The US Federal Bureau of Investigation has launched an investigation into Rupert Murdoch’s News Corp over alleged phone hacking crimes, as the media mogul admitted to ‘minor mistakes’ in his handling of the crisis.
Eric Holder, US attorney general, confirmed the probe after members of Congress requested officials examine allegations that News Corp tried to hack into the phones of 9/11 victims.
Before spreading to the United States, the phone hacking scandal had already forced News Corp to abandon its £7 billion takeover bid for British Sky Broadcasting (BSY.L), and close Britain’s biggest-selling newspaper, the News of the World.
BSkyB shares inched up 4.5p to 700.5p in early trading on Friday after dropping 9.5p to 696p in the previous session, while News Corp gave up 37 cents, or 2.26%, to $15.99 on Thursday.
Meanwhile, Murdoch said News Corp had handled the crisis ‘extremely well in every way possible’, making just ‘minor mistakes’, in his first significant public comments since the crisis engulfed his media empire.
In an interview with the Wall Street Journal, a title he owns, the News Corp chairman and chief executive vigorously defended the company's handling of the crisis but said it would establish an independent committee to ‘investigate every charge of improper conduct’.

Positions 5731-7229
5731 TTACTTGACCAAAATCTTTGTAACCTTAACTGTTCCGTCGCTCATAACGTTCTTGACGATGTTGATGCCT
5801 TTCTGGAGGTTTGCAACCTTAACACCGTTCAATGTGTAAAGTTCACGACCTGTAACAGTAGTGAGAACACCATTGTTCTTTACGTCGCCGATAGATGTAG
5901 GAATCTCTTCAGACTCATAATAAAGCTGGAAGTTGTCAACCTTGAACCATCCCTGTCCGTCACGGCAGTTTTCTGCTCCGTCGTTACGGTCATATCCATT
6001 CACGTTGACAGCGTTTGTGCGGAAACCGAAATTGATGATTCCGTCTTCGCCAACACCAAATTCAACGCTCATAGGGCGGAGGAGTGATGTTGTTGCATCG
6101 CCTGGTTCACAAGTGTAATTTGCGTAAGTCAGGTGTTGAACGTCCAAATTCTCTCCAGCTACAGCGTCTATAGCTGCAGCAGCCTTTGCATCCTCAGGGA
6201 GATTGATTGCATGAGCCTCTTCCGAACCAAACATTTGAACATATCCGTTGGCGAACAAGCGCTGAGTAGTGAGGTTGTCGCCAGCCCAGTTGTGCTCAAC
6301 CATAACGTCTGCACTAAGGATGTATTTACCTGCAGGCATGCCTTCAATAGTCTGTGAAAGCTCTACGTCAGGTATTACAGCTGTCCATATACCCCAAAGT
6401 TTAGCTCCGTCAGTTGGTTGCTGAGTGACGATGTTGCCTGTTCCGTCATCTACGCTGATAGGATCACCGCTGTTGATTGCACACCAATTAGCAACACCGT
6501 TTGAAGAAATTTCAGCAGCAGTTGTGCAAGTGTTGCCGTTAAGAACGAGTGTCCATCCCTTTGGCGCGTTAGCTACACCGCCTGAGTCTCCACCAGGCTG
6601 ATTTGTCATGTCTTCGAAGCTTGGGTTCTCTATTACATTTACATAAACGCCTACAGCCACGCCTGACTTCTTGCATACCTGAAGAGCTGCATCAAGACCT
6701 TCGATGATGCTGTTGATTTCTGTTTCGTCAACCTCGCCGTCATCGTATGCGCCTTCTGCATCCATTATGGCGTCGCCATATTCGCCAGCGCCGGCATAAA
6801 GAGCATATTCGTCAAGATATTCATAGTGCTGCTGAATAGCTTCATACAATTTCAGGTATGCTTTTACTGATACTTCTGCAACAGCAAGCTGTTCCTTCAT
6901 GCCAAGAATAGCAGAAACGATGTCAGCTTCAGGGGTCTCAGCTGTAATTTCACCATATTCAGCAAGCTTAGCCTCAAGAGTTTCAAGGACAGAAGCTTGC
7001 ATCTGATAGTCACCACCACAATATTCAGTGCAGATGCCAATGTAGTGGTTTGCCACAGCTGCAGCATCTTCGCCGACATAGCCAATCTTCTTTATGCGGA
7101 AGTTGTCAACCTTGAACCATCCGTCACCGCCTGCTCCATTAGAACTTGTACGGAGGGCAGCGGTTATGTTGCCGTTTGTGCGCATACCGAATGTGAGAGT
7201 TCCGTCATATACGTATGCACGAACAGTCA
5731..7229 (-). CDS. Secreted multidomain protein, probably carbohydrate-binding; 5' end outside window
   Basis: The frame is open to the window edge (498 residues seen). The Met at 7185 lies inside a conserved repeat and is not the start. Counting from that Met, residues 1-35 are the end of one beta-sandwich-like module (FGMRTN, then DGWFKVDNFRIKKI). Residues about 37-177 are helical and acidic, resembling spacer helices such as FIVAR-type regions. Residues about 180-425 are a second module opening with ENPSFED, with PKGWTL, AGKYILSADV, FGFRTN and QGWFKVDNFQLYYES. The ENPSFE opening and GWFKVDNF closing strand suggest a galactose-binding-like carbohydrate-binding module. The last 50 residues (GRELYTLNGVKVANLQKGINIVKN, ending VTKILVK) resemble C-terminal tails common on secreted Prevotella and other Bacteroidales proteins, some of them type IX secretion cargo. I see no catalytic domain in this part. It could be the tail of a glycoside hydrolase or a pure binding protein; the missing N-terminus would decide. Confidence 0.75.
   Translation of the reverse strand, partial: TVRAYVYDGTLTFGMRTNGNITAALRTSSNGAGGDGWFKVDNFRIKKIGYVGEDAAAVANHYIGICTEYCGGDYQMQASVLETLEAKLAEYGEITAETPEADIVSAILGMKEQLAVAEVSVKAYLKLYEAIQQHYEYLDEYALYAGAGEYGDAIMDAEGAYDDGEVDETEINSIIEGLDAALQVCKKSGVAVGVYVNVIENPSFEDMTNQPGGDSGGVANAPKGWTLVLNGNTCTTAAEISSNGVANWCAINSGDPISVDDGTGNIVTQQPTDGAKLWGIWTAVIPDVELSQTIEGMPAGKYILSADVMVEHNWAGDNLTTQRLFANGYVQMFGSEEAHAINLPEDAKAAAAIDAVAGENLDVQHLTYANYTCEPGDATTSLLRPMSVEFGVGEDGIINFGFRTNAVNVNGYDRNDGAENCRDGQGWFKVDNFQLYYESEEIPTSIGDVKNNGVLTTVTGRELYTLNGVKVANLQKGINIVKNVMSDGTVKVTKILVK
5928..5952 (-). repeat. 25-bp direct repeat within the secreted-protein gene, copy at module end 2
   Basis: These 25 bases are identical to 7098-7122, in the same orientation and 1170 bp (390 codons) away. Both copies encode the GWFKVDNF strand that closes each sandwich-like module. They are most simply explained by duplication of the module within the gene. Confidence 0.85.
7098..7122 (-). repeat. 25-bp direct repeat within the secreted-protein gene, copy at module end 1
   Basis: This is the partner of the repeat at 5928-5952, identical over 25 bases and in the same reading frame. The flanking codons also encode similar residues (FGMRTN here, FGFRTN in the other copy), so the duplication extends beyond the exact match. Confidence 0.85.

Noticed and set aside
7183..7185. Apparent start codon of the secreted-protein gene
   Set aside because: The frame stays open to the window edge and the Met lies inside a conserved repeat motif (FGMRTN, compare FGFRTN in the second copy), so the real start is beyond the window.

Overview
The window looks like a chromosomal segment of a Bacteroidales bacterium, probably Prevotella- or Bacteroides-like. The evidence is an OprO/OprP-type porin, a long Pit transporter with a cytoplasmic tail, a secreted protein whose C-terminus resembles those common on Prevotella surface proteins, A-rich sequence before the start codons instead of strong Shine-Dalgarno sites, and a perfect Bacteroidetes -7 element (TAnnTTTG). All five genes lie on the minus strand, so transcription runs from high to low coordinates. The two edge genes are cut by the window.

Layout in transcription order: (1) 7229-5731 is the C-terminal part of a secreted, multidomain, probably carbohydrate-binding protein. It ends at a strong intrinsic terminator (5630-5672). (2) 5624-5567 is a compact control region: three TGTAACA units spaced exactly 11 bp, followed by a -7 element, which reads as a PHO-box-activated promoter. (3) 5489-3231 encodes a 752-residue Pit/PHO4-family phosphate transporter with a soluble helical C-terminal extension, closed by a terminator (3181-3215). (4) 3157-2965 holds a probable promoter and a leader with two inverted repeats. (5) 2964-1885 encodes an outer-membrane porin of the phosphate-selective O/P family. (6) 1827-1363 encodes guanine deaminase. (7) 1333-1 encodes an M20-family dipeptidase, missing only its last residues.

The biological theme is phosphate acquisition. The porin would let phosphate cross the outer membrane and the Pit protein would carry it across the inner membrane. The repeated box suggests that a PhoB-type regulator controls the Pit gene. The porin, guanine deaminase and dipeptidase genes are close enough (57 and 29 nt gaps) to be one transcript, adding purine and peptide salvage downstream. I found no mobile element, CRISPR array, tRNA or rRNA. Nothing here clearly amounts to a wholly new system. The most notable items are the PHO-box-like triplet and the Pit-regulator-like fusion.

The comments came a day after Murdoch and his son James, head of News Corp’s European operations, changed their minds and agreed to appear before a parliamentary committee next Tuesday.
In spite of the mounting public outrage, Murdoch told the Wall Street Journal that the damage to the company was ‘nothing that will not be recovered. We have a reputation of great good works in this country.’
Asked if he was aggravated by the negative headlines in recent days, he said he was ‘just getting annoyed. I'll get over it. I'm tired.’
Speaking to Newsnight, Prince Al Waleed bin Talal, News Corp’s biggest non-family shareholder, said News International chief executive Rebekah Brooks would have to go ‘if her connection [to phone hacking] is explicit’. However, he reiterated his support for James Murdoch.
Rupert and James Murdoch reversed their decision not to face questions in parliament after David Cameron, prime minister, said they should attend.
In the past week, politicians across the spectrum united in condemning the phone hacking that initially had appeared to focus on celebrities and politicians but has become far more widespread.